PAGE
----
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Strategy has two elements: Formulation and execution. While Toronto-based consultant Alex Lowy, who also lectures at the Schulich and DeGroote business schools, believes the strategy literature is 90-per-cent geared to formulation, he says the usual downfall is in execution.

"About 70 to 90 per cent of strategies don't work out and the cause of failure is that things tend to fall apart in execution," he said in an interview.

Those observations aren't new. And, in a way, neither are his solutions. As he works with companies and executive MBA students, he has pieced together five questions that companies need to ask in order to ensure their strategies can be effective.

While the questions aren't novel, bringing them together in a package is, forming a powerful way to stimulate discussion and thinking:

1. Why does our business deserve to succeed?

This gets at the essential issue of the value being delivered to customers. "How does your company's strategy create a value-edge that stakeholders appreciate? Does it engender their loyalty or will your win be evanescent?" he writes in Strategy & Leadership Journal, where the ideas first appeared.

He points to BlackBerry Ltd. Its initial mobile device, offering a mini-computer with high security, was so far ahead of other offerings that the company truly deserved to win. But over time, the iPhone offered an alternative that many individuals embraced. Yet the Canadian company stuck to its old approach, and faltered. "Arguably, they didn't deserve to succeed any more," he said in an interview.

Admitting you don't deserve to succeed will be tough, of course. But it's a vital question you need to ask and answer dispassionately.

2. What would a new CEO do?

When Intel was stumbling with a successful but declining memory chip business, founders Andy Grove and Gordon Moore asked this question of themselves. They decided a new CEO would exit what was becoming a commodity business and instead enter the world of microprocessors. So they decided to figuratively walk out the door in the office where they were meeting and re-enter as if they were new CEOs, changing the strategic direction. "Get out of your defensive position," Mr. Lowy advises.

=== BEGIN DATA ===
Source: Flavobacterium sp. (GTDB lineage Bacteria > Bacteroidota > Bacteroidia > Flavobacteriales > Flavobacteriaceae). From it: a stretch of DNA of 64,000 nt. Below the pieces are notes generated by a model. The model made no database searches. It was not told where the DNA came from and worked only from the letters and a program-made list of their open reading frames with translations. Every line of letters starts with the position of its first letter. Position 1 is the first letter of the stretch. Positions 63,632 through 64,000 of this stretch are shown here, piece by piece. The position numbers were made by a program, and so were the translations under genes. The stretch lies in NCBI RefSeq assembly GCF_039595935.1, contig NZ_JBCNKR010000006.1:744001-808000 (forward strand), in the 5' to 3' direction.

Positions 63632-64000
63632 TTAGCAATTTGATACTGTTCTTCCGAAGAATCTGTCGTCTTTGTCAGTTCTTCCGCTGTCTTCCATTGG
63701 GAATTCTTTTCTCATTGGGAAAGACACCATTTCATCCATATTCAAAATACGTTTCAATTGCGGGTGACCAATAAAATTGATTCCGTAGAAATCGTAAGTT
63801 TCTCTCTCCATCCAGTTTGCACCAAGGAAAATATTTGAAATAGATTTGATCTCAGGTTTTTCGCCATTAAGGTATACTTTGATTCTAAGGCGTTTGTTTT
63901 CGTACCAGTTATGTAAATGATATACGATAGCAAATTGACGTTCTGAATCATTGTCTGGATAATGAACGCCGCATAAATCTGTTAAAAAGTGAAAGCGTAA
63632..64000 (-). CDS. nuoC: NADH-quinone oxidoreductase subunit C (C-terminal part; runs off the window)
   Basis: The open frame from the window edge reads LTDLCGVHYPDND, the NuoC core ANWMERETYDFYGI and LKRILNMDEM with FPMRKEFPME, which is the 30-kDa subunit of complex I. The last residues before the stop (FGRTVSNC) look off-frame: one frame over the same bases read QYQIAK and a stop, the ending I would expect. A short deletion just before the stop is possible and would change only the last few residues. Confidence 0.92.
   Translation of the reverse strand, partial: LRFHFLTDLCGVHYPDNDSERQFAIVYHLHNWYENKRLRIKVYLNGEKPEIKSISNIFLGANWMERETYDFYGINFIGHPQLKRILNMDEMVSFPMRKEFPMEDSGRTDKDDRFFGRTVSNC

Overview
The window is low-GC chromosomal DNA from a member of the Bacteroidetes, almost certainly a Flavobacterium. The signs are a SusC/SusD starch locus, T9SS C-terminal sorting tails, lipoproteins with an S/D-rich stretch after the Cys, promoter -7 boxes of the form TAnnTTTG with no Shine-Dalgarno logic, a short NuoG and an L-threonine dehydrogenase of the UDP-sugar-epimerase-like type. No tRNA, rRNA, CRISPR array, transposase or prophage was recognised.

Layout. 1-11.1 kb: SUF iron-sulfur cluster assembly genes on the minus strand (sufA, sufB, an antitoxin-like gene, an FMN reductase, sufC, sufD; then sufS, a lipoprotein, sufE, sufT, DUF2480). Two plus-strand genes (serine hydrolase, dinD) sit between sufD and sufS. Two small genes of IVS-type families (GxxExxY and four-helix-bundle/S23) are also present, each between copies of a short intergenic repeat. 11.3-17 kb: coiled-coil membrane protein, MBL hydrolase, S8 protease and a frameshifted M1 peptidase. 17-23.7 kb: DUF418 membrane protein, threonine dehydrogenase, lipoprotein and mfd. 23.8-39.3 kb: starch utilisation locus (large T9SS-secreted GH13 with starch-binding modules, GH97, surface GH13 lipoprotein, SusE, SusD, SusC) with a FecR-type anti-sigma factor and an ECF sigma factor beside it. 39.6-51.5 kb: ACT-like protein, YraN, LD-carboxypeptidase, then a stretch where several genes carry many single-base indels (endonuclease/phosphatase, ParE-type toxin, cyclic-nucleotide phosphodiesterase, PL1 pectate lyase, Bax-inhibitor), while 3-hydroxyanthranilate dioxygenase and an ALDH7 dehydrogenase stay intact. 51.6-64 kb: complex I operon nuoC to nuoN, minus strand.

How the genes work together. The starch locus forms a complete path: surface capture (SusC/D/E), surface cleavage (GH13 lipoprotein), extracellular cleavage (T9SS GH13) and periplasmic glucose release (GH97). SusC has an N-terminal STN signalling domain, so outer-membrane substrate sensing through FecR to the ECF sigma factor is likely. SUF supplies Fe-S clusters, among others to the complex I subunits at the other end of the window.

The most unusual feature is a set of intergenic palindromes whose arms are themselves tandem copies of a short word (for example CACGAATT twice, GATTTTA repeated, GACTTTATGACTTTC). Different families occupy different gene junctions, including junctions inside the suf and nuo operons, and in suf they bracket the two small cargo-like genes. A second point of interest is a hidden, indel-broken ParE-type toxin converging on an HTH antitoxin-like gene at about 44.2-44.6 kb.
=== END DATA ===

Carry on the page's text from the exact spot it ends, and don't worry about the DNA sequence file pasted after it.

If you are the incumbent CEO, it is very hard to do something that makes you and your policies look bad. But you can count on a newly recruited CEO taking a different approach if the company is seriously troubled. New CEOs aren't there to defend the past but to create a new future, as BlackBerry is finding out with John Chen. So take the same tack.

At the same time, he warns that the board of directors might be unenthusiastic, since they are consumed with quarterly reports and changes can mean investments that bring the numbers down before raising them again.

3. Imagine it is three to six years in the future and the proposed strategy has been unsuccessful. Why did it fail?

This is known as the premortem question, and more and more companies are posing it. The notion is that it's a lot easier to see what went wrong by looking backward – using 20/20 hindsight.

Executives can find it hard to anticipate the possibility of failure. But they actually have some clues about where they might go off track, and asking this question can allow those fears to be put on the table, in a positive way, for discussion. You might also ask people to complete this sentence: "If only we had …"

4. What would have to be true for our strategy to succeed?

Former Rotman School of Management dean Roger Martin, who has consulted for many years with Procter & Gamble, calls this his favourite question. A strategy's success depends on a host of factors – a host of assumptions – coming true. This question forces you to be explicit, naming those assumptions and considering whether they are realistic. "Instead of looking at the content of the strategy, you look at the conditions under which it will be implemented," Mr. Lowy said.

This sounds relatively simple but often executives take the question too literally and get it wrong. They look at the near-term and the obvious – for example, in order to succeed everyone must be on board. But the question is meant to probe factors such as the economy not being strong enough to support customers buying what you produce.

5. Would I put my own money into this?

This simple question is often greeted with laughter when Mr. Lowy asks it. But after that initial response, the mood gets serious as executives contemplate whether the strategy they carefully have constructed is worth their own financial investment. Often individuals will share their deeper concerns as someone admits it's way too risky or it's too little too late. Then he asks: So what has to change for you to put your money in it? "It leads to honest evaluation," he said.

Those five questions allow you to take stock, share concerns, and build awareness of where things can go off the rails. They might help you avoid strategy failure.

Harvey Schachter is a Battersea, Ont.-based writer specializing in management issues. He writes Monday Morning Manager and management book reviews for the print edition of Report on Business and an online work-life column, Balance. E-mail Harvey Schachter

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